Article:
According to Statista, 40% of internet users in the US stated that they purchased items online at several times per month, and 20% of those buy online weekly. At the same time, it is known that 96% of site visitors leave without making a purchase. We have almost half of the US population regularly shopping online—but the majority of overall site visitors don't immediately commit to purchase, even if the intent is there.
Fortunately, there's a way to get those shoppers back on your site.
It's called retargeting and it works.
What is Retargeting?
When shoppers visit your site, they acquire cookies that collect and relay basic information to your retargeting provider. Your provider then takes this data and distributes relevant ads based on whatever parameters you set.
You can segment users based on what they did on your site and tailor ads to shown to those segments. For example, you can target users that viewed a section of your site differently from those who went as far as to put something in their cart.
This a great way to deliver more personalized experiences and is likely to resonate more with past visitors.
While a perfect world scenario where every site visitor completes a purchase would be great, that's just not the case. A recent Episerver study revealed insight on consumer habits that reaffirm the importance of retargeting:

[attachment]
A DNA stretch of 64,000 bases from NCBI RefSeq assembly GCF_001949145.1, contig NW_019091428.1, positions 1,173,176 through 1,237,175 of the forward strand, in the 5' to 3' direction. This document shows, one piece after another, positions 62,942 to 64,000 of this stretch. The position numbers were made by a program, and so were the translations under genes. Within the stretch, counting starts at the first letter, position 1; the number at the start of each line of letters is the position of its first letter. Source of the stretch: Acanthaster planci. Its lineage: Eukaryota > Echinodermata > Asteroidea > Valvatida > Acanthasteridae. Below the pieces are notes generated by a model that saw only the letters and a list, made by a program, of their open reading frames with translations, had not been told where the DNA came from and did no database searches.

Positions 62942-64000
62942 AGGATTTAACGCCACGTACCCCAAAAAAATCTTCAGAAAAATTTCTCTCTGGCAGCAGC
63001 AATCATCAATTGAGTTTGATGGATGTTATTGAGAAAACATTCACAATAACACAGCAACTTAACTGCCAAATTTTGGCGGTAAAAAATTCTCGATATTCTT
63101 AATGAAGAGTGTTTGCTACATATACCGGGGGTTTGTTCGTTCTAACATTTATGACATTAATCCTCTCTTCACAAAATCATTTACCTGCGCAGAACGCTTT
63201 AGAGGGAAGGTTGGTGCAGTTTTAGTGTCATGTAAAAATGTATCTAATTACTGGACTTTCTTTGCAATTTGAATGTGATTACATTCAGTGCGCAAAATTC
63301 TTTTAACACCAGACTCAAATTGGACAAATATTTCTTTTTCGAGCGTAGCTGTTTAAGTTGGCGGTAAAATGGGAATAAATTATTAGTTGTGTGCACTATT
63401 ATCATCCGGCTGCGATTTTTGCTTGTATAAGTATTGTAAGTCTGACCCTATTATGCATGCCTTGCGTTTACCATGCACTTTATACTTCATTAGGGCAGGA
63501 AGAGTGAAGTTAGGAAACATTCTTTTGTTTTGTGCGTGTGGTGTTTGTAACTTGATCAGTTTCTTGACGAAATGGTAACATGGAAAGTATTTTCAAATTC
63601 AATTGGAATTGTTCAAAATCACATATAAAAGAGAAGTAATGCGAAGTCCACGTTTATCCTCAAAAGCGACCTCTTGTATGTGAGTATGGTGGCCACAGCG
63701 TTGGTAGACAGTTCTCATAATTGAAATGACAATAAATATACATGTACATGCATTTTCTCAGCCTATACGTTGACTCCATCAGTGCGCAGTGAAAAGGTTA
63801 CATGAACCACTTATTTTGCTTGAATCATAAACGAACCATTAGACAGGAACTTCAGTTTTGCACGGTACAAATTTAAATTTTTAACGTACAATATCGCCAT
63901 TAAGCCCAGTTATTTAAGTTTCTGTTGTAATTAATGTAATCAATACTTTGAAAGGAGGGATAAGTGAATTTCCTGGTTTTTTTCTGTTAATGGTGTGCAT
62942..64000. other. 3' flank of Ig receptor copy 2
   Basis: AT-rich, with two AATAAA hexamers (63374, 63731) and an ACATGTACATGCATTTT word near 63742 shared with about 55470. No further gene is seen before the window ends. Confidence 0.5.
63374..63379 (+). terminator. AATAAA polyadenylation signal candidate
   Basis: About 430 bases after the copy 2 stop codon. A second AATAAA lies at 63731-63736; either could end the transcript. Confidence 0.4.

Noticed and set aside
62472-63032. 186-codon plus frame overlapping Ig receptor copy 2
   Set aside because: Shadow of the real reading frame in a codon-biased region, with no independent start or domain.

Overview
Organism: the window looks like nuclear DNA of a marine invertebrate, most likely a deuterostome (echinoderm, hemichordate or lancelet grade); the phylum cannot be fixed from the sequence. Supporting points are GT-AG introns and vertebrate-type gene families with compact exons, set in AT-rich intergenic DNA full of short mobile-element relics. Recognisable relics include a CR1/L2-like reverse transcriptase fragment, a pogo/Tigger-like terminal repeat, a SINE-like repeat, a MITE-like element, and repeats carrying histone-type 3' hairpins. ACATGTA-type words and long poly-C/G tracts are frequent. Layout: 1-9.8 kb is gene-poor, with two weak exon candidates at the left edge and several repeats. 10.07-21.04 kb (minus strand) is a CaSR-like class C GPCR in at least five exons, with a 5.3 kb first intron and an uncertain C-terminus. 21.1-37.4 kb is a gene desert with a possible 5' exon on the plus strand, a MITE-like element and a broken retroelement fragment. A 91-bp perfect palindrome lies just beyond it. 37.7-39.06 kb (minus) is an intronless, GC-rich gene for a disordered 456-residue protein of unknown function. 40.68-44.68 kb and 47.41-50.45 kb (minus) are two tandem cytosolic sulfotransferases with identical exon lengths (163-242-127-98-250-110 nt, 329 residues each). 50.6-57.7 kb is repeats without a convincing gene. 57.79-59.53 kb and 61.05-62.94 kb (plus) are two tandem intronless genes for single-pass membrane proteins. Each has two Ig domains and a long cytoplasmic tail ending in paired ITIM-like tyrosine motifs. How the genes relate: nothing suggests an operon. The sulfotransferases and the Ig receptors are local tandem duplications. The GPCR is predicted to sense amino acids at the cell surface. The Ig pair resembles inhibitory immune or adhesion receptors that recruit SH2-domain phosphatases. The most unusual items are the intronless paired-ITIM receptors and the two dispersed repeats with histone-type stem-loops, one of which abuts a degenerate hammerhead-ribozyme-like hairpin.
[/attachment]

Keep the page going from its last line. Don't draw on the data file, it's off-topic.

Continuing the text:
- 92% of consumers that visit a brand's website for the first time do something other than complete a purchase
- Even when a consumer visits a website or uses an app with purchase intent, 32% of them rarely or never purchase
- More than 2/3 of shoppers feel that brands do a poor or very poor job of customizing the online shopping experience
One visit usually isn't enough to get a shopper to convert. Retargeting a great way to re-engage shoppers of interest.
There are quite a few powerful remarketing platforms to choose from. One of the most popular being Google's Dynamic Remarketing. Other popular channels include Criteo, Facebook, and Adroll. Once you select a platform, you'll need to set up a feed based on their specs. A third party feed provider like GoDataFeed can eliminate some of that hassle for you by letting you bulk upload items to the channels of your choice.
Is It Really Worth Your Time?
We'd say so.
Of course, as with anything, your mileage may vary. That being said, if you set yourself up for success, retargeting can benefit you greatly in a few key ways:
- Build Brand Awareness: The more often a consumer sees your ad, the more they'll recognize your brand, and the more likely that they'll remember you next time they want to purchase something they know you offer. Even if your initial retargeting of a customer doesn't immediately result in a conversion, you'll be reinforcing your brand presence in their mind.
- Expand Marketing Reach: Retargeting lets you advertise across different websites all over the Internet. You're actually likely to reach shoppers while they're leisurely browsing the web, when they actually have time to shop around your site. Your ads may reach a user browsing their favorite blog or watching a video—that's some serious reach.
- Re-Engage Visitors/Customers: Your retargeting candidates were already on your site and they may still be interested in what you have to offer. These individuals are way more likely to come back, but people are busy. They could have left due to a time restraint, distraction, or because they just weren't ready to purchase at that moment. They may need to have their interests piqued a bit, or they may just need a simple reminder.